University of Michigan researchers and their partners predict that western Lake Erie will experience a harmful algal bloom of cyanobacteria this summer that is smaller than in 2017, yet larger than the mild bloom in 2016.
Scientists expect this year’s bloom to measure 6 on the severity index but could range between 5 and 7.5. The severity index is based on a bloom’s biomass — the amount of its harmful algae — over a sustained period. The largest blooms, in 2011 and 2015, were 10 and 10.5, respectively. Last year’s bloom had a severity of 8.
The annual Lake Erie harmful algal bloom forecast was released Friday by the National Oceanic and Atmospheric Administration, which funds the research. Officials said that while continued efforts are needed to reduce the size of future harmful algal blooms, Lake Erie residents and visitors will still be able to safely enjoy much of the lake this summer.
The main driver of Lake Erie’s harmful algal blooms is elevated phosphorus from watersheds draining to the lake’s western basin, particularly from the heavily agricultural Maumee River watershed. An estimated 85 percent of the phosphorus entering Lake Erie from the Maumee River comes from agricultural sources.
“Until the phosphorus inputs from agriculture are reduced significantly and consistently so only the mildest blooms occur, the people, ecosystem and economy of this region are being threatened,” said U-M aquatic ecologist Don Scavia, a member of the forecast team.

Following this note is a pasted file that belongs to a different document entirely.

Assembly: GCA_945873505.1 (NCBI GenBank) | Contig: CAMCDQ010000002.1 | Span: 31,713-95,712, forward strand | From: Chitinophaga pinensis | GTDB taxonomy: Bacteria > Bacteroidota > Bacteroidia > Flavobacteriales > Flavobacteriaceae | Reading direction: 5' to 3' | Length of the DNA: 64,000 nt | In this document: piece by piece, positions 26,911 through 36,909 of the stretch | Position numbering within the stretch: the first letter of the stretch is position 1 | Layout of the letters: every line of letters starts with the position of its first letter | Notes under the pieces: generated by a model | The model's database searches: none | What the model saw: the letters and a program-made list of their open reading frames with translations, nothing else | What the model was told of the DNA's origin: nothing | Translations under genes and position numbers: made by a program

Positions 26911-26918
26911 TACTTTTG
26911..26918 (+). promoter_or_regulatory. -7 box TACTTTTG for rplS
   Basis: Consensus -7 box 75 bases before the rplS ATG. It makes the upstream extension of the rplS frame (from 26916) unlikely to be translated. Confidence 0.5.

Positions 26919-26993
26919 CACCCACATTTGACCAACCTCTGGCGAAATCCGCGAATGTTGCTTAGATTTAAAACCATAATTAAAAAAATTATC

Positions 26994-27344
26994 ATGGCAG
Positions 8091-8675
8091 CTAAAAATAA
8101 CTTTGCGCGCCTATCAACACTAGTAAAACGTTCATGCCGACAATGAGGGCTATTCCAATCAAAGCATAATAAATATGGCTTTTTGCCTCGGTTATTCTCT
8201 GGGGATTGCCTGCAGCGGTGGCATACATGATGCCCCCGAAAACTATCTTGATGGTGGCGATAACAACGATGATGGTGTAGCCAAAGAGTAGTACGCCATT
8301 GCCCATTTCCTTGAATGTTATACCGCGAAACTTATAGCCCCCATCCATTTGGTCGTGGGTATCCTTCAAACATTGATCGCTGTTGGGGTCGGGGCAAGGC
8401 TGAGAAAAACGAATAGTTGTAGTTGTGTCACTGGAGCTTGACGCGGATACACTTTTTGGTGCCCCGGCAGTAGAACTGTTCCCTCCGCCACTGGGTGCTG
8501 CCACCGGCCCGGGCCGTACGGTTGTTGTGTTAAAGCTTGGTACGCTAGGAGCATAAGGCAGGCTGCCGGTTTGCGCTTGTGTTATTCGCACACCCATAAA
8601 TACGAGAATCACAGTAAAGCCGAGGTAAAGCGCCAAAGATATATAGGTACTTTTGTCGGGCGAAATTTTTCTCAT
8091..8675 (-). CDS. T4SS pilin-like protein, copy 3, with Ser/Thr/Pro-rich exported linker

The size of a harmful algal bloom, or HAB, is not necessarily an indication of its toxicity. The toxins in a large bloom may not be as concentrated as in a smaller bloom.
“NOAA continues to develop tools that provide early warning systems for harmful algal blooms, which help visitors and the community make better informed decisions about recreation activities,” says W. Russell Callender, assistant NOAA administrator for the National Ocean Service. “The resources and services the lake provides drive our economy, and we’ll keep working with our partners to bring the most accurate forecasts for the region.”
In recent years, visible blooms have not appeared until late July or early August. Microcystis, the cyanobacteria that form the bloom, will typically start growing when water temperatures reach 65-70 degrees, usually in mid-June. This year, the western basin warmed almost two weeks earlier than usual, reaching 70 degrees the last week of May, leading to the appearance of a small bloom.
“This early start does not change the forecast severity, because the bloom is determined by the amount of phosphorus that goes into the water,” says NOAA oceanographer Richard Stumpf. “(Paying) close attention to the weekly bulletins will be important through July and August to find the best places to enjoy the lake.”